Carving Spanish Feet


A Delaware Valley foot and a Pennsylvania ring-and-vase turning combine to develop a period-style design.
By Charles Bender
Pages: 55-57

From the April 2009 issue #175
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Years ago, when I first began my business as a period furniture maker, a close friend and mentor jumped on board to help kick off my backlog of work. He was a widely known collector of William & Mary furniture – his home was touted as the “mini-Winterthur” – and while he had no personal woodworking experience, he did know 17th- and 18th-century American furniture better than anyone I knew. He should have, considering he began his collection immediately following World War II. His initial project for me was to create a piece that is currently nonexistent in the antiques world. He wanted a Pennsylvania William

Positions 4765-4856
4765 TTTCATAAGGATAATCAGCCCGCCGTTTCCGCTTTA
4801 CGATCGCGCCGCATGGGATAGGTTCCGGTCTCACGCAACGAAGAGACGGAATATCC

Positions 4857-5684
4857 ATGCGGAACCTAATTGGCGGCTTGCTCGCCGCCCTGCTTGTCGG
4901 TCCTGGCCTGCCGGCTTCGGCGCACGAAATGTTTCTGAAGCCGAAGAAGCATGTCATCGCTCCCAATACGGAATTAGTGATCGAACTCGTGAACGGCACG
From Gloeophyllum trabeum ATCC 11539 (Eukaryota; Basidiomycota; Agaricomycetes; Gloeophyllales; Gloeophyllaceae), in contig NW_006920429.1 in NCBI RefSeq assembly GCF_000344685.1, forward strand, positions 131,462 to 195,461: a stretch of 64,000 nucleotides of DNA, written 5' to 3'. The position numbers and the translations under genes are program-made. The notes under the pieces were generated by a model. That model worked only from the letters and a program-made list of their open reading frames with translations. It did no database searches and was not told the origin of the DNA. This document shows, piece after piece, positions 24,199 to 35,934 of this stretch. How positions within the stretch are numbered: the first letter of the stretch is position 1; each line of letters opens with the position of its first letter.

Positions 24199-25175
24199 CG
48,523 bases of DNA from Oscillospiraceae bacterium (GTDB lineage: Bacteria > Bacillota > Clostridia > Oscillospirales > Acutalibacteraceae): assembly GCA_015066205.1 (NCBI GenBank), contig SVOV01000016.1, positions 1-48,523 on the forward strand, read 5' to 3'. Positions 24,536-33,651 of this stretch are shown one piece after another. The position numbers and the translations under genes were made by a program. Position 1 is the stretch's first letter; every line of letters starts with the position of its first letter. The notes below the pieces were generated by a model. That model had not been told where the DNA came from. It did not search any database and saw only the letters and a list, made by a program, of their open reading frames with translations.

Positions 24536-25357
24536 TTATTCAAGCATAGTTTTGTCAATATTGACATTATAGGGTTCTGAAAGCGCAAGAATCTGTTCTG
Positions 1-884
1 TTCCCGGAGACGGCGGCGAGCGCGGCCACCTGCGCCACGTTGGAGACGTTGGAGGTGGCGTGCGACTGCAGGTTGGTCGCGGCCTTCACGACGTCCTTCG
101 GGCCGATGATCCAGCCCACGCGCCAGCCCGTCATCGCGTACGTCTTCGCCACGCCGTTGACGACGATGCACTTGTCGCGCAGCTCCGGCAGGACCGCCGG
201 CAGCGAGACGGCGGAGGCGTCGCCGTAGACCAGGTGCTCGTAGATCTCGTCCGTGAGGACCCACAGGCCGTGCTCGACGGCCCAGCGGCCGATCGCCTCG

& Mary wing chair.

With his passing earlier this year, I’ve reflected on that project with great fondness. We spent hours together researching period frames, turnings and foot variations. We felt strongly that wing chairs existed in Pennsylvania during this time period. These chairs were found in other regions of the Colonies; certainly they would have existed in Philadelphia. This city was the center of the Colonies for wealth, education and furniture making. Yet no chair of this type has ever been offered for sale on the antiques market.

With the help of some of the East Coast’s leading collectors, antique dealers and museum curators, we came up with a design that represents what could have been made in Philadelphia in the late 17th century. We settled on a distinctly Delaware Valley version of a Spanish foot with concave flutes that form the “toes” that, while bolder and more dramatic than their New England counterparts, are fairly simple to carve. And we’ve adapted this design to use for a footstool.


From the April 2009 issue #175
Buy this issue now